Because of that reason, I’ve been terrified to try to thicken any of my sauces with something I’m unfamiliar with, like arrowroot or tapioca powder. I’ve been sticking to whole grain spelt, because the last thing I want is to waste an entire pot of sauce made with Kerrygold butter and $8 milk! I’ve been total chicken.

However…I’ve been having a LOT of problems with my sauces breaking (or curdling), and since I never used to have such a problem with it, I’m wondering if the whole grain spelt is to blame. And so I wanted to try something different. With much trepidation, therefore…I tried making a cheesy white sauce with arrowroot powder.

And…it worked! It worked just fine! The sauce was beautiful, without a weird texture or mouth feel, and – even better – didn’t break!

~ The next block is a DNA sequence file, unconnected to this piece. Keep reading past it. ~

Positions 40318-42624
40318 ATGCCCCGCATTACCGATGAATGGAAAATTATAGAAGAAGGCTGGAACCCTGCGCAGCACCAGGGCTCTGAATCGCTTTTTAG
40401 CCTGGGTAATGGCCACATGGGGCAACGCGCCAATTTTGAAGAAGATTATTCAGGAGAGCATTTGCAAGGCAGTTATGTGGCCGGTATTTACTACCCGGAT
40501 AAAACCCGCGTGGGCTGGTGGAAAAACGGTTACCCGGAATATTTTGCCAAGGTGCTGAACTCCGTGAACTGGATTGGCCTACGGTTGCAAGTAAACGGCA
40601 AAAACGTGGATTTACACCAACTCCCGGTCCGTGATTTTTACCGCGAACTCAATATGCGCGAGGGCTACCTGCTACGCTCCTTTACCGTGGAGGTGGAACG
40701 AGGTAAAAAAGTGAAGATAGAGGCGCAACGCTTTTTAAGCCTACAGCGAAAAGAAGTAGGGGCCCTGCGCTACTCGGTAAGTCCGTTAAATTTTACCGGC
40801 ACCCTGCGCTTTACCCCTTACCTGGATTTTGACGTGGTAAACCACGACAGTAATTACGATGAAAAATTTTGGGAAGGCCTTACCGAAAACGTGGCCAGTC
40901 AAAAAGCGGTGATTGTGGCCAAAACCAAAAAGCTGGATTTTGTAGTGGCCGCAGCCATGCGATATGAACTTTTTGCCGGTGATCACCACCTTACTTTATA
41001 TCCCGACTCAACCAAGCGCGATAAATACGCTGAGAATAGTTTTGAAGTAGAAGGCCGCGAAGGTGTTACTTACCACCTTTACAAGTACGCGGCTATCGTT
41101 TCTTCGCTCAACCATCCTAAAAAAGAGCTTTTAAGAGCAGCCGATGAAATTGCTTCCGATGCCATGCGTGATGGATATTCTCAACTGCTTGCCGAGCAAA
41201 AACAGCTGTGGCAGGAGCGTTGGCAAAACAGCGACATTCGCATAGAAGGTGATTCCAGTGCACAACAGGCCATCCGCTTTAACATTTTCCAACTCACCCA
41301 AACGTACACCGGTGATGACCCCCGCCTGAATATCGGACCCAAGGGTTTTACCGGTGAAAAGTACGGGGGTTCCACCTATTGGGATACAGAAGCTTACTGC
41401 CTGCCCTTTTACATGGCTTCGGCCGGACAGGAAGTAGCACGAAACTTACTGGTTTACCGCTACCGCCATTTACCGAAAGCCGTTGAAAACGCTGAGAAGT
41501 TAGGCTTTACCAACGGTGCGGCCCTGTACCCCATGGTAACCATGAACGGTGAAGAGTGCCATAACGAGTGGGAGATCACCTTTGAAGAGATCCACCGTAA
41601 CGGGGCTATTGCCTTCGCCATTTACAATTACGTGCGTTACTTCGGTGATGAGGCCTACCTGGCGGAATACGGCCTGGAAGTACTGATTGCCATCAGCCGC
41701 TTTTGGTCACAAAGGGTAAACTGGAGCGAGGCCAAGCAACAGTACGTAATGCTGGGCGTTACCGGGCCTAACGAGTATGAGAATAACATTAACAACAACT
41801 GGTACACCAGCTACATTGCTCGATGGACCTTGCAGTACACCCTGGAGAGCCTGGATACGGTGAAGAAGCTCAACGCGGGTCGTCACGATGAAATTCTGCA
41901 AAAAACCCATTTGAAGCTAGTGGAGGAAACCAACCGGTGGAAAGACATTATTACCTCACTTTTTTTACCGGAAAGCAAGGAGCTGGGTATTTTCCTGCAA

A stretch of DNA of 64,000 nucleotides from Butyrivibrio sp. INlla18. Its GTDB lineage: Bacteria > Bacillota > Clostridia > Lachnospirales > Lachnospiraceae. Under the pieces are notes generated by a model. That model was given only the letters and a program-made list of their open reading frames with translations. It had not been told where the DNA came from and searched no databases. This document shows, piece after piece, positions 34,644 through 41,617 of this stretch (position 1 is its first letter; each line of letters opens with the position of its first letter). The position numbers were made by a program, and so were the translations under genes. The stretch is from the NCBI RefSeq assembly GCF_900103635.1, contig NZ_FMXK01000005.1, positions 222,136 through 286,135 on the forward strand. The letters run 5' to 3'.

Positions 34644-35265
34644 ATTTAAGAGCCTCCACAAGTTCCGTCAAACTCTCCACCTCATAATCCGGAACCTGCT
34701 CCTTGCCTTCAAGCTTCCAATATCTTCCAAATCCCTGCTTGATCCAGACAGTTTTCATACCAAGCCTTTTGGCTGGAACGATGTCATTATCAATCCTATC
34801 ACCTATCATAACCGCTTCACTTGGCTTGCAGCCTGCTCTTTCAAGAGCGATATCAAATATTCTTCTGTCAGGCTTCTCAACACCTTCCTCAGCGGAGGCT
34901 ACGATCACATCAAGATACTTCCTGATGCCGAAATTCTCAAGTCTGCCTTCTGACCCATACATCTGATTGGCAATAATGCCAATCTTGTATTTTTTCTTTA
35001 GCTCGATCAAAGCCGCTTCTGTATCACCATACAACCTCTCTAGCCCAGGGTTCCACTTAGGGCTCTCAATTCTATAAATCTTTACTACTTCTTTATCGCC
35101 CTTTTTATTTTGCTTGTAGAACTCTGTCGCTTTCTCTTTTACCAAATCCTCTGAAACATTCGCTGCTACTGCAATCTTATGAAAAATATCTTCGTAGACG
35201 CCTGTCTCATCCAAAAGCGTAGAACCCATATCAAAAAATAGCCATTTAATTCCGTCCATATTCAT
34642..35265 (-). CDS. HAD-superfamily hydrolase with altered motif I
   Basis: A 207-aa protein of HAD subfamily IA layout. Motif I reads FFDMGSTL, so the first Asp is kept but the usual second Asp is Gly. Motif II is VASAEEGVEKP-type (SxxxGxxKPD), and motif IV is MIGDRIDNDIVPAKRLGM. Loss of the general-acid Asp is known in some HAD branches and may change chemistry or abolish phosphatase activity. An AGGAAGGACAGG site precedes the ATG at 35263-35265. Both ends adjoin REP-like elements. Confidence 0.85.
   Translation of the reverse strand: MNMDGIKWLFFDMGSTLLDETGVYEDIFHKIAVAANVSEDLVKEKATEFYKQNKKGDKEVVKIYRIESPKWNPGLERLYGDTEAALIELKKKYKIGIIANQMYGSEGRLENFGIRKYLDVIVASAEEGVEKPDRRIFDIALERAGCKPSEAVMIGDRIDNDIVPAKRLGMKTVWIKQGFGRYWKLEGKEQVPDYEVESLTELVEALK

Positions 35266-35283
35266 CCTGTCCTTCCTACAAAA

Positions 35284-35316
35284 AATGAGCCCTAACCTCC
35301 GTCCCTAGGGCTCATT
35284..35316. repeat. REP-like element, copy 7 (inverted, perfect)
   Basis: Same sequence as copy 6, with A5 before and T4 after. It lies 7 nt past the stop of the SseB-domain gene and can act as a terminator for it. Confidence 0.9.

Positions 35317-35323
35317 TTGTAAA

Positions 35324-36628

This recipe is something I’ve made for years and years – but this was the first time I’d tried it with arrowroot. It’s a great recipe because it uses up all that leftover ham that you loved so much when you made it, but three days later are starting to get really sick of eating cold from the fridge. And, it’s an all-in-one meal, which I always love!

So, this is my debut of my adventures into trusting arrowroot powder more often! (I think I’m going to have to go back to my macaroni and cheese recipe and make a note!)

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strawberry sherbet

Frozen Strawberries and Cream (Sherbet)

I have the perfect “it’s-been-a-long-winter-and-it’s-finally-spring-and-I-want-to-completely-forget-the-frozen-horror-that-was-the-past-4-months” recipe for you. It has to do with strawberries and cream and sweet frozen creamy goodness. Interested?